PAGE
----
County Guidance Update

Following issuance of the state's guidance on August 7, Los Angeles County issued late last week protocols for institutes of higher education. These protocols prohibit colleges and universities from resuming in-person academic instruction at this time. While not indicating a specific threshold for when in-person instruction may resume, the county mentioned positivity rates and hospitalization rates are important factors in any potential reopening.

Of note, the county's protocols specify on-campus housing is only available for students with no alternative housing options, and housing assignments may be no more than one student per bedroom. At this time, absent an exception, students living off campus in the area are prohibited from coming to campus by the county. On-campus events also remain prohibited by the county, with a potential exception for worship services. As we receive further clarification in this area, the University will send out additional communications. As I previously announced, the West Coast Conference has suspended conference competitions for fall sports.

Faculty and staff should continue to work remotely to the greatest extent possible but may come to campus to facilitate distance learning or to maintain minimum basic University operations. Very few visitors are allowed on campus—only registered essential visitors. County regulations even prohibit volunteers from coming to our campuses. As always, we expect faculty, staff, and students to exercise good judgment and comply with state and local regulations.

Budget Decisions

As the school year starts, and as we are learning more about the enrollments at each of our five schools, the Steering Team has been addressing our projected COVID-induced deficit. Last week, I outlined for you a number of steps we have already implemented to backfill this deficit, and I am enormously grateful to our community for instituting the expense optimization measures we have developed. This University-wide effort has made a tremendous contribution to the FY20 budget cycle (which ended on July 31), as well as the FY21 budget.

In addition to the continuation of the general expense optimization measures, we announced last week several specific steps we have taken to help address our deficit. These included deferring certain strategic allocations made in the annual budgeting process, deferring certain capital maintenance and improvement projects, and realigning the telecom allowance. Also included was a one-year suspension of the University's retirement matching program for all employees. This decision, which was approved by the University Benefits Committee, leaves in place the four percent contribution the University makes to employee 403(b) retirement accounts, but suspends the University's match of up to an additional six percent of what employees contribute to their own retirement accounts.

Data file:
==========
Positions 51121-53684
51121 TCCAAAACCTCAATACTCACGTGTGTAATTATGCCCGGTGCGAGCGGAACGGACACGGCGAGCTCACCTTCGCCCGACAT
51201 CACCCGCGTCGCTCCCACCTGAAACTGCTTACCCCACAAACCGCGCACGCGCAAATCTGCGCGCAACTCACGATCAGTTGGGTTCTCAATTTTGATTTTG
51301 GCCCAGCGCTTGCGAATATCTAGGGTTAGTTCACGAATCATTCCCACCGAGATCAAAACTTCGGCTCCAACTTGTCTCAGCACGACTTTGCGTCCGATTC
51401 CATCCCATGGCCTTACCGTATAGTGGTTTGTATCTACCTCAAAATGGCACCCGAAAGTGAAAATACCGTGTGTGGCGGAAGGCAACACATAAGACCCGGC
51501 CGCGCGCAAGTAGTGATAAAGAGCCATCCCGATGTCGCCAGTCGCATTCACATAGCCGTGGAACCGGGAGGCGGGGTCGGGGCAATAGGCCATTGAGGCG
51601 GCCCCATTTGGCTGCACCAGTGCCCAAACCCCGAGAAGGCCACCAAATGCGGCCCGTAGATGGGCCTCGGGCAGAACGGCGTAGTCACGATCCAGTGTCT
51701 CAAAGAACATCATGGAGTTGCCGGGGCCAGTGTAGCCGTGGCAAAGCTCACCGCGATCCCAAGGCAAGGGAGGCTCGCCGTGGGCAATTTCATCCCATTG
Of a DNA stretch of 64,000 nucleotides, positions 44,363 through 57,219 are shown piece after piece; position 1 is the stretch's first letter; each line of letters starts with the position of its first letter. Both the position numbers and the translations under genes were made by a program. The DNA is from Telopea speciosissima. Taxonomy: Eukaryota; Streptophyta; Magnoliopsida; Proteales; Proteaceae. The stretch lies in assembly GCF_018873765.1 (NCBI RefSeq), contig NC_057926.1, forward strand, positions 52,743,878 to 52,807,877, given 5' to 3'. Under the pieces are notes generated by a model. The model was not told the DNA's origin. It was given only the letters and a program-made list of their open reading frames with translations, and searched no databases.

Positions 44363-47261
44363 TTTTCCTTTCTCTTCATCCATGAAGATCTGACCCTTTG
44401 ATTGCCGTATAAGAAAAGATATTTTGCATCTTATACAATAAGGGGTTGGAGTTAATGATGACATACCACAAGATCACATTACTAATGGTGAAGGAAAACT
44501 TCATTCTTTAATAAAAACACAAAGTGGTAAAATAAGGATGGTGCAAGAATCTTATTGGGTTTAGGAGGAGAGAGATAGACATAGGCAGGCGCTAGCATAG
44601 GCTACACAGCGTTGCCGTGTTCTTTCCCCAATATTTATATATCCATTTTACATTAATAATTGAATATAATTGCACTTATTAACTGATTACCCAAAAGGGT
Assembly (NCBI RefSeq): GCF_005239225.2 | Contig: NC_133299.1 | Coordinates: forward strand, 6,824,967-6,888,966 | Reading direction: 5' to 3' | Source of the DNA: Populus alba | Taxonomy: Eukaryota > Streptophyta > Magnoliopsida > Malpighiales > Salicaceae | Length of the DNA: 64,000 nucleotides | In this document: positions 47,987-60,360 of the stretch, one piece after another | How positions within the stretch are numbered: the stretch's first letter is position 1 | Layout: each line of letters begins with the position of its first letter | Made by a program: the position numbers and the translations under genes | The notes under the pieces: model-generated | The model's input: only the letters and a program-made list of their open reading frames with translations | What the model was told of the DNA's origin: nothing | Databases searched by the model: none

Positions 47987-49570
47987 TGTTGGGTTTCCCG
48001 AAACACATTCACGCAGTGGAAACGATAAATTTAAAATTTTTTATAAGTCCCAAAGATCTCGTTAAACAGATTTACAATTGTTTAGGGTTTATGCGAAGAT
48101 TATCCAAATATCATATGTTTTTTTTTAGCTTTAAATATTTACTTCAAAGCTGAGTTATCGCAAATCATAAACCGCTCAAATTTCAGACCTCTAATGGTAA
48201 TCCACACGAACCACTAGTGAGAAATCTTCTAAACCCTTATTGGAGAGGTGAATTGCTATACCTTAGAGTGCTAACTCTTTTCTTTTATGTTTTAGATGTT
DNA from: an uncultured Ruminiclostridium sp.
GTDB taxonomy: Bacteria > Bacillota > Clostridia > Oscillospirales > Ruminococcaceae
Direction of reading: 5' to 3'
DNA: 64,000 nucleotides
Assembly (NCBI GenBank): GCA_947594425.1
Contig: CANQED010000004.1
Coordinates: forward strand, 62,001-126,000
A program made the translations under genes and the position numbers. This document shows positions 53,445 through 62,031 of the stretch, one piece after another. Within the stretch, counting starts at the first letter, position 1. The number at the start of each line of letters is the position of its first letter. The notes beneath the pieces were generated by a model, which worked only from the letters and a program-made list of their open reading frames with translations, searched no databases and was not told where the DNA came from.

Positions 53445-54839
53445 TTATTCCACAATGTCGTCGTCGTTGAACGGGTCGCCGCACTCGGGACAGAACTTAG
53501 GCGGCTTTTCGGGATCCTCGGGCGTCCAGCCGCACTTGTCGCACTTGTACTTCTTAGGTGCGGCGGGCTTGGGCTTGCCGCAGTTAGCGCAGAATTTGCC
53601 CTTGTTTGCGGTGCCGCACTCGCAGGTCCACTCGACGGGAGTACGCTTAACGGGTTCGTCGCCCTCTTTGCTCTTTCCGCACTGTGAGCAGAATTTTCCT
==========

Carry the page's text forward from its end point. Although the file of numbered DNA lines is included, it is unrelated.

Because this projected deficit is so significant, however, and because personnel costs make up more than 60 percent of our total annual budget, I informed the community at last week's President's Briefing that we would need to go through a due diligence exercise to determine whether furloughs and layoffs would be needed to fulfill our commitment to balance the University's budget.

Furloughs and Layoffs Decision

As Pepperdine's leadership deliberated on this decision, two of the values referenced above came into sharp focus for us, making this a very difficult decision. Those competing values are 1) taking care of our people, our greatest asset, and 2) being good stewards of the resources God has provided for us to fulfill our mission.

We are aware that some employees in our community are unable to perform their work remotely, in full or in part, through no fault of their own due to current COVID-induced restrictions. Shortly after we closed campus last spring, we made the commitment to our community, consistent with our principles above, that we would not furlough or lay off members of our workforce through July 31, 2020, because of these workload reductions.

After careful consideration, we have decided to extend this decision to not furlough or lay off members of our workforce due to COVID-related workload reductions through at least December 31, 2020. This decision applies to all domestic employees. With respect to our international program employees, we are working with the Office of International Programs to evaluate how the social services and labor laws in each country will allow us to provide similar protections. We will re-evaluate the status of the pandemic and our budget condition toward the end of the year to determine whether we need to change our approach in calendar year 2021. Our desire is to take care of our people. Sometimes that will be expressed through avoiding layoffs and furloughs. Other times we may be required to implement reductions in our workforce. If that day comes, our desire will be to do it in a way that takes care of our people.

Stewarding our Resources

Following our diligent review of University expenses, we discovered that if we had implemented a furlough or layoff of those who cannot, in part or in full, perform their work remotely, we would have realized some budgetary savings. In this case, however, rather than implementing the furlough, we instead decided to create those same savings through a reduction in executive compensation. This reduction is in addition to the salary freeze and the retirement matching suspension that the Steering Team also has experienced along with other Pepperdine employees. This decision allows us to fulfill our commitment to steward well the resources entrusted to us. As a result, we will not furlough through December 31, but we will still capture the savings that a furlough would have otherwise produced.

Strategic Redeployment

For employees who are unable to work remotely, in part or in full, we intend to first redeploy them within their department or school. If there are no compatible projects within their department or school, they will enter a pool of employees for placement around the University to assist with strategic projects that will advance Pepperdine during this challenging time. Human Resources will be communicating more details about the redeployment process in the coming days.

As you can see, the heart of Pepperdine is to confront every challenge we face with a response that will make our community stronger and bring us together. That is my great hope for the academic year 2020-21.

May God bless the work of our hands and the passion in our hearts as we stand together to make Pepperdine shine.